The Barn Owl is the most widespread of all owl species, and is found on every continent except Antarctica. Like most owls, it is nocturnal and since it does not have a typical "owl-like" territorial call, it can often go undetected. In addition to natural cavities in trees and bluffs, the Barn Owl will nest in a number of human made structures including church steeples, haystacks, nest boxes, and of course barn lofts. It is found year round from southern Canada across the United States, and southward through Central and South America, and the Caribbean. It also inhabits Africa, Europe, southeast Asia, Australia, and some oceanic islands. The Barn Owl was introduced to Hawaii.
Description: The Barn Owl is a pale, medium-sized owl with a heart-shaped, white face. The back and wings are a light tawny, and below it is white to light cinnamon colored. The head is round, the eyes are dark, and the legs are long. The male and female are similar in appearance, but the female is larger, darker, and more spotted below.
Weight: 1 lb
Voice: The "song" is a shrill, raspy hiss or screech.
- Short-eared Owls, a winter visitor to Tennessee, have a darker face, a grayish-brown back, are streaked below, and have dark wingtips.
- Snowy Owls, a very rare winter visitor to Tennessee, are overall white, and have yellow eyes.
Habitat: In Tennessee, Barn Owls are found in open areas, along forest edge, and in towns, including hayfields, lightly grazed pastures, wet meadows, cemeteries, and parks. Barn Owls roost in tree cavities, barns, grain silos, and other human made structures.
Diet: In Tennessee, Barn Owls mostly eat voles (Microtus spp.), but also shrews and native rats.
Nesting and reproduction: Barn Owls are usually monogamous, although several reports of polygyny exist. Pairs typically remain together as long as both individuals live. The local food supply appears to influence the number of eggs layed per clutch, and Barn Owls may breed more than once per year.
Clutch Size: Range from 2 to 18 eggs, with 3 to 9 most common.
Incubation: The female incubates the eggs for about 30 days, and is fed by the male.
Fledging: Both adults feed the young, which are able to fly in about 60 days. They usually return to the nest site to roost for several weeks.
Nest: The female will usually make a shallow cup of shredded pellets in existing cavities, except when they dig burrows with their feet in the soft soil of a riverbank. In addition to hollow trees, and cliff cavities, they will also nest in buildings, and nest boxes. Nest sites are often reused for many years but commonly with a high turnover of individual breeders. Next Box Instructions here.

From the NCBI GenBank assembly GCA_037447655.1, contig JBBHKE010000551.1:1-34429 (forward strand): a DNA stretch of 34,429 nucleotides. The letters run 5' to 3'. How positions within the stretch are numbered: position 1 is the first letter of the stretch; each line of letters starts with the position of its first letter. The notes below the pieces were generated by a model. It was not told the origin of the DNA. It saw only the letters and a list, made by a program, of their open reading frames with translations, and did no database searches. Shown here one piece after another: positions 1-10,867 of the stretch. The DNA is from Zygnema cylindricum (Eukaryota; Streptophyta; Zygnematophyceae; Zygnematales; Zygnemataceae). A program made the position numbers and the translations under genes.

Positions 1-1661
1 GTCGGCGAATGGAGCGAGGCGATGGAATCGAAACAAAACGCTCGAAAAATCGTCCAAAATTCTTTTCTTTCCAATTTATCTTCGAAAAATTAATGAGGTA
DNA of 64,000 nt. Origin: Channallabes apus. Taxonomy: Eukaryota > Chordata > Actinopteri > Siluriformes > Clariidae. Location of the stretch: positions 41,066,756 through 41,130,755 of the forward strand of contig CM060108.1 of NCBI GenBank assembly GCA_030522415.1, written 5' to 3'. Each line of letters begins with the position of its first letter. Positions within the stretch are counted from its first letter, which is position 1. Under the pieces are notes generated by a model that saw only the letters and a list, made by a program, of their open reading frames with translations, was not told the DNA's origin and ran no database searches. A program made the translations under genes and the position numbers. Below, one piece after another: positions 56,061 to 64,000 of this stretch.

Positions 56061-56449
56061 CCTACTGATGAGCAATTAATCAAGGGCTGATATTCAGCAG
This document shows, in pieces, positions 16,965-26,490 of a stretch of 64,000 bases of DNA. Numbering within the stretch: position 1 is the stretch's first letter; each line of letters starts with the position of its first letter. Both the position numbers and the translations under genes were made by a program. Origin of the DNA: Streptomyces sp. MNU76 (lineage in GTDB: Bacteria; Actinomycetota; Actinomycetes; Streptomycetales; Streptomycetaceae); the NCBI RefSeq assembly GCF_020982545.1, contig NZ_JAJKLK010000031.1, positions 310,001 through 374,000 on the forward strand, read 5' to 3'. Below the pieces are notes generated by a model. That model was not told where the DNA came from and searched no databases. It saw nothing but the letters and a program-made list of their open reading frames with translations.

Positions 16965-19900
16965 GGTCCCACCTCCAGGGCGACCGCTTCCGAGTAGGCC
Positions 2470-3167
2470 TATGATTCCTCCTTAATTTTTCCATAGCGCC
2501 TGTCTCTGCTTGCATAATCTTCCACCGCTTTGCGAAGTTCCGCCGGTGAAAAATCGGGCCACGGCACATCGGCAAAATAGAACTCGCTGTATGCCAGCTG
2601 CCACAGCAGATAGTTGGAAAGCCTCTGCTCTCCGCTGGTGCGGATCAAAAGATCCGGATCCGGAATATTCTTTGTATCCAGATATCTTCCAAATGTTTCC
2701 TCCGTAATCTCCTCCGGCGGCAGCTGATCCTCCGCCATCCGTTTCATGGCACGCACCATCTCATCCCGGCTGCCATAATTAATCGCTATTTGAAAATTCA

Status in Tennessee: This owl is a regular but rare permanent resident throughout the state, somewhat more rare in West Tennessee. The Barn Owl is the least common of the 4 regularly occurring owls across the state. While difficult to survey, this species appears to be declining in Tennessee and was listed as In Need of Management in 1976.
Dynamic map of Barn Owl eBird observations in Tennessee
- Most Barn Owls begin breeding at one year old. The oldest known wild Barn Owl was 15 years old.
- Barn Owls are able to locate prey by sound better than any other animal tested. They can catch mice in complete darkness in the lab, or when hidden by vegetation or snow out in the wild.
- The Barn Owl has a distinctive heart-shaped, white face. Curiously, it has earned the nickname "monkey-faced" owl in rural parts of Tennessee.
Obsolete English Names: monkey-faced owl, sweetheart owl
Best places to see in Tennessee: Barn Owls occur statewide in Tennessee, but are rarely seen.
For more information:
Tennessee's Woodworking for Wildlife page with nest box instructionsBarn Owl nest box specifications
Marti, C. D. 1992. Barn Owl (Tyto alba). The Birds of North America, No. 1 (A. Poole, P. Stettenheim, and F. Gill, eds.). The Academy of Natural Sciences, Philadelphia, PA, and The American Ornithologists' Union, Washington, D.C.
Nicholson, C. P. 1997. Atlas of Breeding Birds of Tennessee. Univ. of Tennessee Press, Knoxville.
Robinson J. C. 1990. An Annotated Checklist of the Birds of Tennessee. Univ. of Tennessee Press, Knoxville.
Sibley, D. A. 2000. The Sibley Guide to Birds. A. A. Knopf, New York, NY.
Consider using the online bird checklist program at eBird to help us understand bird populations and distributions in Tennessee. Click here to see how.